The movement of Kollyvades as it appears throughout history and in the present – 27 May 2014
Two Synods convened on the issue of the memorial services. At the command of the Patriarchate, the first one convened in 1774 at the Holy Monastery of Koutloumousi in the Holy Mountain. Two former Patriarchs, eight head priests and approximately two hundred monks took part in the Synod. The Synod issued a decree of anathema for the Kollyvades. The second Synod was convened in Konstantinoupolis in 1776 under Patriarch Sophroni II. The Patriarch of Jerusalem Abraamios and sixteen other head priests took part. The Synod issued a decree of anathema for the leaders of the movement, among them hieronmonk Agapios, the Cypriot, while it exiled St Athanasius Parios. In 1785, Patriarch Gabriel exonerated St Athanasius. However, the final justification for the Kollyvades movement on the issue of the memorial services and on the frequency of the Holy Communion occurred much later in 1819 under the auspices of Patriarch Gregory the Fifth.
The Liberals, Anti-Kollyvades, have used all the illicit means available against Kollyvades. Namely, slanders, accusations and smears. They even resorted to murder. The monks from Ayia Anna called some renowned thief to murder four of the Kollyvades: Hieronmonk Paisios, the calligrapher and his elder, Theofanis, hieronmonk Agpaios, the Cypriot and hieronmonk Gabriel. The thief managed to drown two of them: Paisios and Theofanis.
The Kollyvades‘ teaching was genuinely patristic. Their main objective was to convince people through their words and deeds, to adopt an internal life in Christ. They targeted their efforts on the issues of the holy worship. They cherished the liturgy and advocated frequent participation in the Holy Communion- namely the frequent participation in the mystery of the holy Eucharist after continuous effort and preparation. They promoted the strict observance of the rituals of the Church, because this safeguards the spiritual balance in the life of the Church. They also advocated reading Patristic writings because it enables the faithful to acquire a genuine patristic mindset.
The three Kollyvades Saints- Nicodemus the Hayiorite, Athanasius Parios and Macarius Notaras- have interpreted passages from the Holy Scriptures and from the Fathers of the Church, wrote biographies and liturgies in honor of Saints and even schoolbooks on grammar, rhetoric and philosophy. Many Kollyvades have also copied books by foreign writers and translated contemporary, western philosophers. They either did not avoid contact with modern ideas, by incorporating modern views and methods into Patristic teachings, or criticized them altogether. The shrewd Evgenios Boulagaris- who may easily be associated with the Kollyvades, even though he did not actively participate in the movement since after 1762 he was in Leipzig and later in Russia – was deeply knowledgeable of the contemporary spiritual movements and critically assessed them in the light of the Patristic tradition.
What was foremost in the minds of the Kollyvades fathers was to awaken the enslaved nation to stand up for its faith and the traditions of its Fathers and to safeguard the Greek Orthodox culture and their lives in Christ. St Nicodemus wrote twenty five enormous treatises. Among them one distinguishes the “Symbouleytikon Egheiridion (Advisory Manual) which he wrote while exiled in the island of Skyropoyla. His life then was filled with difficulties and hardships and was lacking even the rudimentary necessities and of course books.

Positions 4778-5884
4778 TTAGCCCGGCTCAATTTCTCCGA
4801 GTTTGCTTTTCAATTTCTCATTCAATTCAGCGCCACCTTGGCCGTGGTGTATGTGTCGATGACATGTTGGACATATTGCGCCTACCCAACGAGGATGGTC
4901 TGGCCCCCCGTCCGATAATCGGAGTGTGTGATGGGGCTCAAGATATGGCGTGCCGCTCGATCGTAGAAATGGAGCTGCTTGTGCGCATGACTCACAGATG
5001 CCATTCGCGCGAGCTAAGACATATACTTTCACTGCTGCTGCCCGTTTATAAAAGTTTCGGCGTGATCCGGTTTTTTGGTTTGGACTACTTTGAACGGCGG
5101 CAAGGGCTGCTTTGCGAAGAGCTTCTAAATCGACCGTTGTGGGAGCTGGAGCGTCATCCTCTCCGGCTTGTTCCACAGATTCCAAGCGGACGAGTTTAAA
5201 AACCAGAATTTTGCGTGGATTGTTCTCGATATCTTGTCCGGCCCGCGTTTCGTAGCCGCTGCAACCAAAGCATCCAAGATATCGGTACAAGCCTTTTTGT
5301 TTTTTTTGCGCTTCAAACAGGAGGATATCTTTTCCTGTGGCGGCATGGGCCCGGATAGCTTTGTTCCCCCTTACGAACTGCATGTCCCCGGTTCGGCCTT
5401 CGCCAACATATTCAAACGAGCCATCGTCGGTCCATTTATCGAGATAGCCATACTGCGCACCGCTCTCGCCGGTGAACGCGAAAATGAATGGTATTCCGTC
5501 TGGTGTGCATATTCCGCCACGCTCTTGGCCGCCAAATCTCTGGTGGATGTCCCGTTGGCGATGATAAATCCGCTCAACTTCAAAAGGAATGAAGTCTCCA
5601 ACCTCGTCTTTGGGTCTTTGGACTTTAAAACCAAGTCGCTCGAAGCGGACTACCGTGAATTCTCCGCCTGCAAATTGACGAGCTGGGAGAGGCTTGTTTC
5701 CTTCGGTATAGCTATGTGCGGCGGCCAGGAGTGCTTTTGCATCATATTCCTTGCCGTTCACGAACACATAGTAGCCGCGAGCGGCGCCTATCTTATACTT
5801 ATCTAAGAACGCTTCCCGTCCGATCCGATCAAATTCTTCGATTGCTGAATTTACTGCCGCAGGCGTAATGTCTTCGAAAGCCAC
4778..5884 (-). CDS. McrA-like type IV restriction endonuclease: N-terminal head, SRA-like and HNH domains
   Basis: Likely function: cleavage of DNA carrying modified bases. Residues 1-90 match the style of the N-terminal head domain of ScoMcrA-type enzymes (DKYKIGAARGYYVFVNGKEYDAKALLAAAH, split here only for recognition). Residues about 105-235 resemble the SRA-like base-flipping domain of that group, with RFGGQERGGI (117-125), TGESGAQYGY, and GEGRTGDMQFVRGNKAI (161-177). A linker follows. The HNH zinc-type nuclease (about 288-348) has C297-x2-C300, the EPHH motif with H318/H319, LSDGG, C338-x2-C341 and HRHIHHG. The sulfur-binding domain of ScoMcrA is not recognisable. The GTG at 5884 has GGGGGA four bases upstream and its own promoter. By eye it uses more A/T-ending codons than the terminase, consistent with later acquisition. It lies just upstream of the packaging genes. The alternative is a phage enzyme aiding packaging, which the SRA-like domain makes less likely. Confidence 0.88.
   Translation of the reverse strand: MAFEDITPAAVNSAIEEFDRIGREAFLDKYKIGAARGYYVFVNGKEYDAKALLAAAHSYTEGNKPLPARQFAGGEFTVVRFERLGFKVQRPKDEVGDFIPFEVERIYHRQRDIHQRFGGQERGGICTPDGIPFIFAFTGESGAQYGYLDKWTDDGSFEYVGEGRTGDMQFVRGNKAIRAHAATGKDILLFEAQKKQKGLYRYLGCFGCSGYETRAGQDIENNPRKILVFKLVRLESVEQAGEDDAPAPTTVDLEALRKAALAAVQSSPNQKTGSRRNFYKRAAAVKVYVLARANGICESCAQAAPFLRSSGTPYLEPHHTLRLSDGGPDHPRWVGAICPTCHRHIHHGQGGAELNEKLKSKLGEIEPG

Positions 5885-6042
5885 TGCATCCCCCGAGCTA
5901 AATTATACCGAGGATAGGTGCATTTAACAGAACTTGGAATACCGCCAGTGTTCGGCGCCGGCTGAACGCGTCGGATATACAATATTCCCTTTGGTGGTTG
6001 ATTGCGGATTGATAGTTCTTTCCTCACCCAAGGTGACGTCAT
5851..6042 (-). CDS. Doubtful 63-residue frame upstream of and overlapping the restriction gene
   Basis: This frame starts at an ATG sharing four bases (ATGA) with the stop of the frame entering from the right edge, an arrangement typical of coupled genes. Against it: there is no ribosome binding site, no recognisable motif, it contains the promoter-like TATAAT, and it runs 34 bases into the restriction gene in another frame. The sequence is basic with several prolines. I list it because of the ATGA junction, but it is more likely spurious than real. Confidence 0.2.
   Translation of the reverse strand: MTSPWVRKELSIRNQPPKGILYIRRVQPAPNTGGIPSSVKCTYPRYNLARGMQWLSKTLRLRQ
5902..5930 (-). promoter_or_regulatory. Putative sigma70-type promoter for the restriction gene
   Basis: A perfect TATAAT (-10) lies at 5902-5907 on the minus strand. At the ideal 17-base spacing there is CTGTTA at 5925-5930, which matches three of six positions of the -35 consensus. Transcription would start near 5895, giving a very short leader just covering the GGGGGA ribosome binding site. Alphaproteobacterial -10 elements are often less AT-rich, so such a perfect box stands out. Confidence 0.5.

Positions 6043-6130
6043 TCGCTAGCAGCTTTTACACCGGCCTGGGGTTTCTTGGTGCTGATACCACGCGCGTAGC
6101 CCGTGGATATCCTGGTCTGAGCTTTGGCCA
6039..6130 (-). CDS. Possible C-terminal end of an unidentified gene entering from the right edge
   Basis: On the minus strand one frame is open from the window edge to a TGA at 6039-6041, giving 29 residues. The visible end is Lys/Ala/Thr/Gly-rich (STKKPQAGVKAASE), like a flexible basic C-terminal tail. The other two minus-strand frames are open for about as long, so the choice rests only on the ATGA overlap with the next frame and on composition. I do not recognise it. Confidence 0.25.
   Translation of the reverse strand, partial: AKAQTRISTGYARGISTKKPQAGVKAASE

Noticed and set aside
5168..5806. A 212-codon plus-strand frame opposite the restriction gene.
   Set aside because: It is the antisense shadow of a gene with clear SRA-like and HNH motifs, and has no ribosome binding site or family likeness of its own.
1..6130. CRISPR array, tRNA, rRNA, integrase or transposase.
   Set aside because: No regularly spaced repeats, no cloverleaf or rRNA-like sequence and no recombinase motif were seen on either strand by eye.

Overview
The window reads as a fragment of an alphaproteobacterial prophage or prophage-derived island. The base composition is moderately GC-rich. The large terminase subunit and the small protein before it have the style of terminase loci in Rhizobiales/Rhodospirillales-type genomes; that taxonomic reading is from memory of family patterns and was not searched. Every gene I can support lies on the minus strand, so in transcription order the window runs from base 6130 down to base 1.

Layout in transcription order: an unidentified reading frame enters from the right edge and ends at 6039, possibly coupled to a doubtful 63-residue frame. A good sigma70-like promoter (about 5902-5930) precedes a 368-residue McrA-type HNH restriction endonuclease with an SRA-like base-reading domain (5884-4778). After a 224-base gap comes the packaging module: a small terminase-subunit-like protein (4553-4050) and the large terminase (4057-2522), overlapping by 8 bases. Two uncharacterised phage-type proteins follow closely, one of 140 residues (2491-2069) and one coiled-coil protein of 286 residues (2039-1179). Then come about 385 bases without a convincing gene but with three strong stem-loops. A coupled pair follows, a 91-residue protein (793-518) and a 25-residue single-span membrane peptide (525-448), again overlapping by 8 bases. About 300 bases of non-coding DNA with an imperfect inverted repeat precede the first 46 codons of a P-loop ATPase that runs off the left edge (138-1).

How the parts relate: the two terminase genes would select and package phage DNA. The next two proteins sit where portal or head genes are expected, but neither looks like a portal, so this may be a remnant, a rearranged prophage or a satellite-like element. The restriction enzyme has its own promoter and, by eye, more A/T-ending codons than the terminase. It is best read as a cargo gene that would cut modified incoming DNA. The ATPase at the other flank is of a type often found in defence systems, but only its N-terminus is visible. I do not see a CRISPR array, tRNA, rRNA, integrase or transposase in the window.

He uses plenty of patristic passages from memory in his book; this proves this great Father’ enormous ability to commit to memory as well as the presence of Grace. This treatise is a manual for anyone, who wishes to experience life in Christ, tries to control his senses and practices the mental prayer along with everything else which contributes towards the spiritual perfection of the person. St Athanasius Parios, who is regarded as the feistiest of the Kollyvades, wrote 53 treatises. He especially fought against the atheist movement of Voltaire: the delusion which has tried to enter the Greek orthodox realm under the guises of Enlightenment, natural religion and rationalism but in effect was hiding atheism.
In addition the Kollyvades were the spiritual fathers of the new martyrs. They had the duty to prepare and psychologically support towards martyrdom those who had initially forsaken their faith but having repented and been replenished with divine Eros, were eagerly seeking martyrdom and were insisting to follow this road. St Macarius Notaras had “spiritually prepared” and contributed towards igniting the ‘divine flame’ of the love of Christ in the hearts of three great new martyrs: Polydoros from Nicosia, Theodor of Byzantium and Demetrius from Pelloponisos. The blood of the new martyrs rose in the face of the Lord like a fragrant incense which brought freedom to the enslaved nation. St Nicodemus collected the biographies of several such new martyrs in his book “Neon Martyrologion”.
The regenerating movement of Kollyvades had decisively strengthened and stimulated the educational system of the enslaved nation, preserving the self-awareness of the orthodox peoples not only against the Ottoman occupiers but also against western missionaries, who had been scouring the orthodox countries, illicitly proselytizing, but mostly exploiting peoples’ ignorance, poverty and their lack of freedom. St Kosmas Aitolos said that God had allowed the occupation of the nation by the Turks and not the Catholics because the latter were going to change its faith. “The Turk”, stressed St Kosmas, “gives you what you want if you give him some monies”.[Το Be Continued]